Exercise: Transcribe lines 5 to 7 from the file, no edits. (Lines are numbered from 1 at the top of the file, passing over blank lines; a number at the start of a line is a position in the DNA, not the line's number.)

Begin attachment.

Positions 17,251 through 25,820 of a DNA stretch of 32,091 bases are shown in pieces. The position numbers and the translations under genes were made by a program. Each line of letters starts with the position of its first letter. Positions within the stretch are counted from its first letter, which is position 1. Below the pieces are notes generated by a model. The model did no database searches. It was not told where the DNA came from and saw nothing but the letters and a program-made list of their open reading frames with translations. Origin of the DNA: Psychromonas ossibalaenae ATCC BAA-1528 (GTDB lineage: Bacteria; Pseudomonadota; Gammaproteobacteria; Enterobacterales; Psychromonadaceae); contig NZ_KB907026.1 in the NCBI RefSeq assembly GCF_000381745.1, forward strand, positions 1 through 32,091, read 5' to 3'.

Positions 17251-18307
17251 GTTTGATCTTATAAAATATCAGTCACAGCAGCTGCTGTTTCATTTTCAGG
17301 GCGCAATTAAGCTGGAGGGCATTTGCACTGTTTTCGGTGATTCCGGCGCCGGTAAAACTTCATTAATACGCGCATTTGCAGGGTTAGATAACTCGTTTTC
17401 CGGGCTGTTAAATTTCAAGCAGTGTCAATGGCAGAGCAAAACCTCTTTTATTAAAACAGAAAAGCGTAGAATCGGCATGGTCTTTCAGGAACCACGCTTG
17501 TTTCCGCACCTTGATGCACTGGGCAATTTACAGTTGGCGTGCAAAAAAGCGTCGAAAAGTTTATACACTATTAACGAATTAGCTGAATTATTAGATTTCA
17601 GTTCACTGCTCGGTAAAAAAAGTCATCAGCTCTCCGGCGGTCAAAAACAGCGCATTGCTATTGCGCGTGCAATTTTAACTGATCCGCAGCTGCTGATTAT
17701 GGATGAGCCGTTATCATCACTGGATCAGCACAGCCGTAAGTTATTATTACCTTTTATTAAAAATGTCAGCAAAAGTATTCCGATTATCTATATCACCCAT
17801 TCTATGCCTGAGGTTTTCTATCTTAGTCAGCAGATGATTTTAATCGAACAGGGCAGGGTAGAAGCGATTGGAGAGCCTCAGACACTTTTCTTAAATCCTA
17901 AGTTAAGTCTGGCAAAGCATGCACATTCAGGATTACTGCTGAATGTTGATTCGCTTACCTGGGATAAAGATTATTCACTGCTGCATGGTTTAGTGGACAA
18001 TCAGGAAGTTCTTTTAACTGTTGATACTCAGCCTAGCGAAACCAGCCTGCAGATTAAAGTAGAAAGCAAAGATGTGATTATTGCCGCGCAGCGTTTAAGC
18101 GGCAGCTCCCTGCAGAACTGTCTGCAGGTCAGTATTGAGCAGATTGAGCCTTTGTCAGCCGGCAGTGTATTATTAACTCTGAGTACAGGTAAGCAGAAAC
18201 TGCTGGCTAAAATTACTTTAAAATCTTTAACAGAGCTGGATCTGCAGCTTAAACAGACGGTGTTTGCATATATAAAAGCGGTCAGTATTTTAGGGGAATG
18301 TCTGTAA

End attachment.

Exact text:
17401 CGGGCTGTTAAATTTCAAGCAGTGTCAATGGCAGAGCAAAACCTCTTTTATTAAAACAGAAAAGCGTAGAATCGGCATGGTCTTTCAGGAACCACGCTTG
17501 TTTCCGCACCTTGATGCACTGGGCAATTTACAGTTGGCGTGCAAAAAAGCGTCGAAAAGTTTATACACTATTAACGAATTAGCTGAATTATTAGATTTCA
17601 GTTCACTGCTCGGTAAAAAAAGTCATCAGCTCTCCGGCGGTCAAAAACAGCGCATTGCTATTGCGCGTGCAATTTTAACTGATCCGCAGCTGCTGATTAT